The list of taxes that appear on landline and cell phone bills seems to grow every month.
But one line that’s appeared consistently for nearly a decade is the 911 service fee or surcharge.
That tax is intended to be collected by the state and used for emergency dispatch and 911 centers.
States collect those taxes and dole them out to pay for equipment upgrades, technology, and workers. But some states divert that money for other uses.
New York’s 911 fee collection of $1.20 per customer per month is among the highest in the country. But the Empire State is also among the states that diverts that money from critical emergency services right into the state’s general fund.
And federal officials say, emergency dispatch centers like the one in Niagara County, are suffering because of it.
“Consumers should expect that when they see a 911 fee on their cell phone bill or their telephone bill, that those dollars go to 911 centers that operate today, that they go to the technology that operates them and the people that service them,” said FCC Commissioner and WNY native Michael O’Rielly. “And that’s not happening across the United States.”
O’Rielly sat down for an exclusive one-on-one interview with News4 to explain the FCC’s latest battle with New York.
“First and foremost, they’re deceiving consumers, having a line on the bill that’s not going what it’s intended to be for,” O’Rielly said. “So that’s problematic in and of itself.”
That line to which O’Rielly is referring is what’s known on phone bills as a 911 service fee or surcharge.
The average 911 fee for landline services is $1 per line per month.
For cell phones, the amount is a bit less, at $0.92 cents per line per month.
New York’s 911 fee for cell phone bills is one of the highest in the country — at $1.20 per line per month.
Thanks to a state law adopted in 2009, New York diverts 41.7 percent of the of the money collected for 911 fees and dumps it into the general fund, where it can be spent on anything.
In 2016, state tax records provided to the FCC show New York collected more than $185 million dollars in 911 fees.
But they only dedicated $10 million dollars to support emergency dispatch centers.
“New York is collecting hundreds of millions of dollars today, and they’re diverting that money to the general fund,” O’Rielly said. “And to know that we’re siphoning dollars away from their functionality and we’re not giving them the best technology, it’s incredibly problematic.”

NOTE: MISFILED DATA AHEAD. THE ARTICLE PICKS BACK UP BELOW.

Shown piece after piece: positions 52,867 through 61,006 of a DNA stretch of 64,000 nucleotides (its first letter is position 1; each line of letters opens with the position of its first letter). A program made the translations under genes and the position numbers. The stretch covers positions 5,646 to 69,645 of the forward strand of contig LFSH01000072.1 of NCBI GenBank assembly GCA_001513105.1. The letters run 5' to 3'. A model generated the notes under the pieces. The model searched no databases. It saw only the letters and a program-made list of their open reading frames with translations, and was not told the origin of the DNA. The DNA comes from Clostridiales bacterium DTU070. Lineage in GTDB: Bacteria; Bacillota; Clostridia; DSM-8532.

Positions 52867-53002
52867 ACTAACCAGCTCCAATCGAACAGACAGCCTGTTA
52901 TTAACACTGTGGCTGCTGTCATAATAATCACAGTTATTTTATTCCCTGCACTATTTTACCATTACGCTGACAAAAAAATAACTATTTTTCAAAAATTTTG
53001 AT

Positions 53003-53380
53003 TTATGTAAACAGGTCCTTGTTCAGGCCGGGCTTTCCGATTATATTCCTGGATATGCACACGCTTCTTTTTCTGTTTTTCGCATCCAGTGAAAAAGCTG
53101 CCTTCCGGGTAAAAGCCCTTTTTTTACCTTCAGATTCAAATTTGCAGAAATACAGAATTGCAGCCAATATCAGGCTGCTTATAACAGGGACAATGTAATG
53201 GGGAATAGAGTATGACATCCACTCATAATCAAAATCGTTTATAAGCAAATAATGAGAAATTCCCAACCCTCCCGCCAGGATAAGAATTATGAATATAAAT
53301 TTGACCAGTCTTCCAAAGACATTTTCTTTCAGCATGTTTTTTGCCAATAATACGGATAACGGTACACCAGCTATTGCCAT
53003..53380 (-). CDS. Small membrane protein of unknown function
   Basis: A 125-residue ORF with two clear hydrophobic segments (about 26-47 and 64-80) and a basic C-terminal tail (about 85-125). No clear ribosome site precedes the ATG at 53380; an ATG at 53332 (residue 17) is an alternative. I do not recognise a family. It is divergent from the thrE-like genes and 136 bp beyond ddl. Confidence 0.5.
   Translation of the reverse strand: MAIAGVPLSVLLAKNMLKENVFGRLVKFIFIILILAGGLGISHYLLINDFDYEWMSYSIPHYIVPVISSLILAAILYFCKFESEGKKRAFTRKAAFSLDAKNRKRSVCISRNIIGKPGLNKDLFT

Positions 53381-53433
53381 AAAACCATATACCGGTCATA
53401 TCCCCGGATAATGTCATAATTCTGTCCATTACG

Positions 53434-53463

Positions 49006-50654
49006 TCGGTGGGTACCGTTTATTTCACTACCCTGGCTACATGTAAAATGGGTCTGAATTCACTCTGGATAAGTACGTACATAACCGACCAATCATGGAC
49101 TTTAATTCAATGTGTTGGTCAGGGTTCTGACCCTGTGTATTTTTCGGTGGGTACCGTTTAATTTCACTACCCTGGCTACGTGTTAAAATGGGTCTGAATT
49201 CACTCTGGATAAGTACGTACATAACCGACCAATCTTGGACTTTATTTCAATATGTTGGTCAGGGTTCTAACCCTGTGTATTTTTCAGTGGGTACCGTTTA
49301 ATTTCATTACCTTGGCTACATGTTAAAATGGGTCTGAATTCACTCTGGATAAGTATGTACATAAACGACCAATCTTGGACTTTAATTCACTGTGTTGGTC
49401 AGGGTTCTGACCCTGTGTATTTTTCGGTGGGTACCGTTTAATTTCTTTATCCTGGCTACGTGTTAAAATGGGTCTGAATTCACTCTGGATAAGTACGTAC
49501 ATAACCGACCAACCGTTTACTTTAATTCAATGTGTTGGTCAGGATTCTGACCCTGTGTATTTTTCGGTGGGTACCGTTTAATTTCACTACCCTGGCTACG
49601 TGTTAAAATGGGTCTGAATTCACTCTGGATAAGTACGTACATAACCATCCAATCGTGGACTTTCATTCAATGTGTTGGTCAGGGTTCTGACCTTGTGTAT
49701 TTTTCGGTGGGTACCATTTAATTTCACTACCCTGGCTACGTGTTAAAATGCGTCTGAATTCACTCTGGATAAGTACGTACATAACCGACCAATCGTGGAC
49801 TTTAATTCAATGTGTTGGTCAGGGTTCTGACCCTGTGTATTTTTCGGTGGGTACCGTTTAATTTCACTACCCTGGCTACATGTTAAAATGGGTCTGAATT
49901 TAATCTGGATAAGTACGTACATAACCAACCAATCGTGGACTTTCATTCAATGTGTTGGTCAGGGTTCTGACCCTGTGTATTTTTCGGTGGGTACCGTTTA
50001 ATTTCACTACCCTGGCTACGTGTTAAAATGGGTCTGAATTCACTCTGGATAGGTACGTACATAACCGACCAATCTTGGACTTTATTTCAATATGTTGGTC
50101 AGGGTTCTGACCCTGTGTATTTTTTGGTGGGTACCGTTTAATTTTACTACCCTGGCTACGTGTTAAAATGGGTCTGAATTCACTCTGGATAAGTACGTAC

O’Rielly said New York’s Division of the Budget has not responded to multiple requests for information from the FCC.
But the department’s spokesman responded to some questions posted by News4.
“New York’s cellular surcharge is used to upgrade public safety communication systems and support emergency services operations, statewide, including $29 million worth of interoperable communications grants for Western New York,” wrote department spokesman Morris Peters. “In the event of an emergency, every second counts and this measure provides critical funding to help first responders, at all levels of government, communicate faster and respond sooner.”
Peters said money from the 911 tax supports what’s known as the Statewide Interoperable Communications Grant Awards (SICG) program, which is a multi-year competitive grant funded out of the general fund.
O’Reilly joined Congressman Chris Collins on Friday at the Niagara County Emergency Management Office, to get a first-hand look at where that money could be better spent — or at least spent where it’s intended.
“The people in Western New York don’t think about it all that often, but you do when a crisis moment hits when it’s the worst moment of your life, you count on that system to work,” O’Rielly said. “You’ve been paying those fees and everyone in the community has been paying those fees to make it work when it’s absolutely necessary.”
New York is also not only taking more than 41 percent of the 911 service fee, they’re also losing critical dollars from the federal government.
The more a particular state spends from the 911 tax, the more the federal government kicks in to help, based on a percentage.
O’Rielly said because New York diverts so much money from the 911 service fees they collect from consumers — the federal government offers zero help.
O’Rielly is touring Western New York to get that changed.
“We hope that the state of New York will see the light,” O’Rielly said. “And if they’re not willing to, then we at the federal government are willing to step in and make sure the people of Western New York have the services that they deserve.”